The subject of vision has always intrigued me.
What is vision after all? What makes someone a visionary? What makes ordinary people raise themselves to extraordinary heights when they are shown the right vision?
The word has its origin in the Latin word, video, that means ‘I see’. But at a deeper level, it refers to an "unusual competence in discernment or perception, intelligent foresight". It is how one sees or conceives of something. It is also, as the American Heritage Dictionary of the English Language puts it, a mental image produced by imagination and a mystical experience of seeing as if with the eyes of the supernatural.
Whether it is an unusual competence or a mystical experience, vision is invariably associated with great leadership. Noted futurologist Joel Barker defines a leader as someone we opt to follow to go to a place we would not go by ourselves. She is someone who takes us from our current state of existence to a future state – on the power of her vision. What are the characteristics of such people who lead us from our state of inertia into decisive action, and to the creation of a new state of things?
To start with, they have comfort in departing from the past. When we study great leaders, we find that many started by moving out of a place which would have provided them with the kind of safety that most people seek. Take Gandhi. His turning point came when he left for South Africa. Mother Teresa’s first great step was in leaving her homeland. Someone has said: "The safest place for a ship is the harbour. Yet, it was not built to stay there."
Departure from the past is also a deeply mental concept. Many of us cling to our past in our mind, in the same way others cannot physically dislocate themselves from their zones of comfort. The Swedes are a great example of departing from the past. Two centuries ago, they started their own East India Company to trade with India and China. In the last century, they vacated the position of trading and became one of the greatest ship builders of the world. Today, if you go to the city of Gothenburg, the locals will show you a massive ship that has been converted into a car park! The erstwhile nation of seafarers boasts of great companies like Ikea, Volvo, Scania, SKF, ABB and Astra Zeneca. In the world of business, examples of significant departures from the past are many.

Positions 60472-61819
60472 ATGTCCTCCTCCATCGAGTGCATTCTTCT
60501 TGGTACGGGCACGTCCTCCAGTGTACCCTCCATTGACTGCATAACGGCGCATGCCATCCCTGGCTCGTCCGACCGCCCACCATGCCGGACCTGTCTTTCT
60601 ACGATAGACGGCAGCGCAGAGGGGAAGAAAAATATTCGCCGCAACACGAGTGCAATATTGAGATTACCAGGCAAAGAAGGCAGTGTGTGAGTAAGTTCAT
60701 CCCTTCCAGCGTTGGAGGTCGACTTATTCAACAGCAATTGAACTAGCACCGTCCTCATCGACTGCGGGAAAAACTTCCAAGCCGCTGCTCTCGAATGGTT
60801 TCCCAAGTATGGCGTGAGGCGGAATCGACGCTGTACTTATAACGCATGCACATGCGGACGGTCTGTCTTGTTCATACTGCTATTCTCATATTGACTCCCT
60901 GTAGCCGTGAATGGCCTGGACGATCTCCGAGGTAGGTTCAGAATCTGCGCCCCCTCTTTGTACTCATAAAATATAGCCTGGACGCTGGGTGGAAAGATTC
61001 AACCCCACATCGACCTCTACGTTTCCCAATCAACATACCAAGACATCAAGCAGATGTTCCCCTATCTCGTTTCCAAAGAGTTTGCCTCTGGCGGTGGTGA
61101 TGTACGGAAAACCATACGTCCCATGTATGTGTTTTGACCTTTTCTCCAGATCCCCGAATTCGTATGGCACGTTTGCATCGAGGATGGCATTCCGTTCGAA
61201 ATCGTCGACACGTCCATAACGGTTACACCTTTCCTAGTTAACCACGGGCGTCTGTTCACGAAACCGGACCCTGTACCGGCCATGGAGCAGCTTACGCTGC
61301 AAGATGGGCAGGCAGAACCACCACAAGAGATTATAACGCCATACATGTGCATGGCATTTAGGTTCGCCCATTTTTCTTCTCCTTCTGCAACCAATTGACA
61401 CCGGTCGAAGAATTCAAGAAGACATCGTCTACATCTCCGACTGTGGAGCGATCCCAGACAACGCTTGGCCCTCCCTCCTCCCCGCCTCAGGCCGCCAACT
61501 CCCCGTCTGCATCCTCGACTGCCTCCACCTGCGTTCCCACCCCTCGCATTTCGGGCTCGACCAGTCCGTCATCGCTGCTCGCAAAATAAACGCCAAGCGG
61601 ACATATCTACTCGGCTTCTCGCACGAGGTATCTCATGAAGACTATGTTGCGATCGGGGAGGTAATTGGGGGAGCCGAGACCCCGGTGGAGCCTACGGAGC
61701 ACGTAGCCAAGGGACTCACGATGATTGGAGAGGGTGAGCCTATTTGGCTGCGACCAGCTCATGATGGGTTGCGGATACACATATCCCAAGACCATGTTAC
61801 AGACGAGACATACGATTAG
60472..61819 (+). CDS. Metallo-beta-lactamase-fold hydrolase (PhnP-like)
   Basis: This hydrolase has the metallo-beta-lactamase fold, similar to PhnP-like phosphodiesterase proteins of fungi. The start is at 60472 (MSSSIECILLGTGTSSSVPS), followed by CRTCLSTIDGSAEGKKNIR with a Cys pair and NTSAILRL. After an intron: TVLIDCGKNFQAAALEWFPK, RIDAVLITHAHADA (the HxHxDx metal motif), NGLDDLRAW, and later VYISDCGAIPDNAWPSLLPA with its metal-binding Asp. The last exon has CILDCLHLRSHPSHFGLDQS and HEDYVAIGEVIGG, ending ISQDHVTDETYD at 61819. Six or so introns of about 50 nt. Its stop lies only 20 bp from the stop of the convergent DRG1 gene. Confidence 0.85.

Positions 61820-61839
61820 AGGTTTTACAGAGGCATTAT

GE Chairman Jack Welch exhorted a whole generation of people to move from product orientation to services, from national mindset to a global mindset. When such leaders ask their people to move from the past, it is not as if they have the fullest picture of how the desired future would unfold. Consequently, a visionary must have a high degree of comfort in times of poor clarity. Visionary leaders are path creators who are willing to act and execute with only a speck of an apparition. Just the thought of a higher state of being for their people is enough for them to articulate their thoughts and begin the process of the journey.
When one sets sail for such a future state, most people get paralysed by the thought of resources. Where will the money come from? Where will we get the right people? You propose the smallest of things, and the typical manager first thinks of the resources. Only a person with a sense of vision will start from the opportunity. Such people do not feel fazed with the paucity of resources. Resources have followed every great idea – it is seldom the other way round.
People with great vision do not see failure as an option. They are committed to a beneficial outcome for their people, whom they carry along. At a personal level, they are not fazed by failure. They are able to go against popular wisdom. They seek data and question it, even when it comes from their own mind. They know that sometimes facts can be the enemy of truth. They have deep respect for intuition while seeking data. Finally, these are people who do not conjure a vision of the future around the constraints of personal survival.